step up >> talking to adults

Adults can be a supportive resource if you need help or advice.
But, it might be difficult or scary to get an adult involved. Many teens feel that adults canít understand the situations theyíre facing.

If your friend is experiencing abuse, they may worry that their parents may blame or punish them for being in an abusive relationship. Itís important for your friend to decide who they want to talk to. Some things to consider:

  • Does your friend trust this adult?

  • Has your friend spoken with this adult about difficult or personal things before?

  • What does your friend need this adult to do? (For example, listen, provide comfort,
    refer to resources, help them safety plan, talk to parents, etc.)

  • How accessible is this adult? (easy to find, get time with, etc)

  • Consider all the adults you know (parents, teachers, coaches, youth ministers, youth
    officers, school counselor) before making your decision.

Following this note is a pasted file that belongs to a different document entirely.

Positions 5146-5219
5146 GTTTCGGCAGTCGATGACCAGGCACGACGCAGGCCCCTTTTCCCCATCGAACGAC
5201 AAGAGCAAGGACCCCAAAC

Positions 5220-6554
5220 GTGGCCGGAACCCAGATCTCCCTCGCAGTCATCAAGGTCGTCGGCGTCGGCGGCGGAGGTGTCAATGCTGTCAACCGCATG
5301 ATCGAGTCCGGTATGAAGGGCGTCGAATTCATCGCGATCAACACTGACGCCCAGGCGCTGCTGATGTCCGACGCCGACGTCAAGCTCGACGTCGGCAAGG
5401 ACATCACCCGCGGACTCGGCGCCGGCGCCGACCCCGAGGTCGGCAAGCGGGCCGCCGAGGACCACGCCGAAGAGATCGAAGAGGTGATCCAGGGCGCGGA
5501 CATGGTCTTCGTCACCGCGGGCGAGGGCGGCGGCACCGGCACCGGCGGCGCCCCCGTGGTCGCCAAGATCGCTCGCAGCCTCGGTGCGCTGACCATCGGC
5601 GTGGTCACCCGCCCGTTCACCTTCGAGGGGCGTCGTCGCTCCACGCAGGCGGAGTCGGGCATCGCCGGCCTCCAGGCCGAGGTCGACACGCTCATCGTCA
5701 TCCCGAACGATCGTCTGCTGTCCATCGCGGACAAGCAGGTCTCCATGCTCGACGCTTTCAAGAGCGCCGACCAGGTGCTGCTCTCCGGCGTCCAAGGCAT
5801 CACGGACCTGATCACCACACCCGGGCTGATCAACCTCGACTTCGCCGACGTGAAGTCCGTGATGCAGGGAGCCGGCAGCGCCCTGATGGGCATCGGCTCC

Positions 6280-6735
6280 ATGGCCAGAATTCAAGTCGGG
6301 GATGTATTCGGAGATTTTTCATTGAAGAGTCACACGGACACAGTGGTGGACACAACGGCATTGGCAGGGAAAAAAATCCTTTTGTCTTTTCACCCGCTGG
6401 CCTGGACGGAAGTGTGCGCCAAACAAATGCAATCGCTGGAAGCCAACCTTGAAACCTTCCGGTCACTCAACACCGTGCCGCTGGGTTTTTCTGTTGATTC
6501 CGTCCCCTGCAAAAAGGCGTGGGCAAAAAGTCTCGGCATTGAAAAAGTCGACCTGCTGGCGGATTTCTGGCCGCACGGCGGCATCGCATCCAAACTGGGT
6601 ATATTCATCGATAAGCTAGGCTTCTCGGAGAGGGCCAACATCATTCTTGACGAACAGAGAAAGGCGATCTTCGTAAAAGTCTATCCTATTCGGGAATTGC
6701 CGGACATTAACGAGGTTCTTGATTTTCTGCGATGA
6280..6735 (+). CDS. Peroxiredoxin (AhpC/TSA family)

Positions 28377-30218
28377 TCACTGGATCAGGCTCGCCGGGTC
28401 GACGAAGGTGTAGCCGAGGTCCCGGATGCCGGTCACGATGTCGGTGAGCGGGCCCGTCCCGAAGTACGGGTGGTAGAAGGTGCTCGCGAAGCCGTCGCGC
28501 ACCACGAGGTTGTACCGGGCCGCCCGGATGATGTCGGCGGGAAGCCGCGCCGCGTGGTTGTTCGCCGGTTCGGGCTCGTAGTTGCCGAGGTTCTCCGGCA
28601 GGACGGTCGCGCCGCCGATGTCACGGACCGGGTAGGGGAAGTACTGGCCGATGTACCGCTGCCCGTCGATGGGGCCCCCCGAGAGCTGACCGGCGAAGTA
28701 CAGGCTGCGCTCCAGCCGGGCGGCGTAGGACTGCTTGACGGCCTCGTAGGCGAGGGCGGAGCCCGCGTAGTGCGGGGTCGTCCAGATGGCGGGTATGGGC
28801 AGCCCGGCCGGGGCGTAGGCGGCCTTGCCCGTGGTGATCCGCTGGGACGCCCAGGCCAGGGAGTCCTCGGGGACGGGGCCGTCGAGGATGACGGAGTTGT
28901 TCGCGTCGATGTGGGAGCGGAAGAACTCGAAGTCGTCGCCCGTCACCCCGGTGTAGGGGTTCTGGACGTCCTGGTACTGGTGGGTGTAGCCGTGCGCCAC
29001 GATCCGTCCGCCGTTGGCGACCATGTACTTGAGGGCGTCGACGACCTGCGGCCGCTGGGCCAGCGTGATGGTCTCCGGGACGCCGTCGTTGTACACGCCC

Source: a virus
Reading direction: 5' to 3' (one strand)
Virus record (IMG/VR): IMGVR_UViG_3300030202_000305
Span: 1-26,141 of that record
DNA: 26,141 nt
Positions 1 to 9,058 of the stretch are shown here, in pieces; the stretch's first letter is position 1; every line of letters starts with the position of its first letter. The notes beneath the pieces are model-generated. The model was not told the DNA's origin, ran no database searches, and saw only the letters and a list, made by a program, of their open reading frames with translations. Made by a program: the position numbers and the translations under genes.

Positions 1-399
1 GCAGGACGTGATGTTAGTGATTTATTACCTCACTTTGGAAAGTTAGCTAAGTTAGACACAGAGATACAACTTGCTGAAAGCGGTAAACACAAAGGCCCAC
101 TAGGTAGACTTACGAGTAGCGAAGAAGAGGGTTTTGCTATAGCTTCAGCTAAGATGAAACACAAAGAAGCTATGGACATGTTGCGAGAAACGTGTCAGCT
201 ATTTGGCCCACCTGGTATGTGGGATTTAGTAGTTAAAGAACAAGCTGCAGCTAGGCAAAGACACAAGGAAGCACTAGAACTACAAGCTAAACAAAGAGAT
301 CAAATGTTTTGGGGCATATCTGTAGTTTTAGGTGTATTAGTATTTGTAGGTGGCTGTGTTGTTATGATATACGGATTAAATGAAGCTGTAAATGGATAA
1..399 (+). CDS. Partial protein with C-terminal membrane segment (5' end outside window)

After talking, your friend may not want to involve an adult. Respect your friendís decision
    and wait until theyíre ready.

    However, if you think your friend is in physical danger go ahead go ahead and involve
    an adult that you trust.
    Let your friend know that you are concerned for their physical
    safety and that you need to let someone else know what is going on.

    Also, if you need someone to talk to, you can approach an adult to talk with them about
    your experience and feelings without disclosing your friendís name or identifying details
    about their situation. Itís normal to feel stressed out and in need of support when youíre
    helping a friend, so go ahead and reach out. Consider calling our hotline (1.800.899.4000)
    if you donít want to talk to someone you know. Trained staff and volunteers can talk you or
    your friend through the situation in a confidential manner. Donít feel like you have to go
    through this alone.
    Quick Exit
    24 Hour Hotline: 1.800.899.4000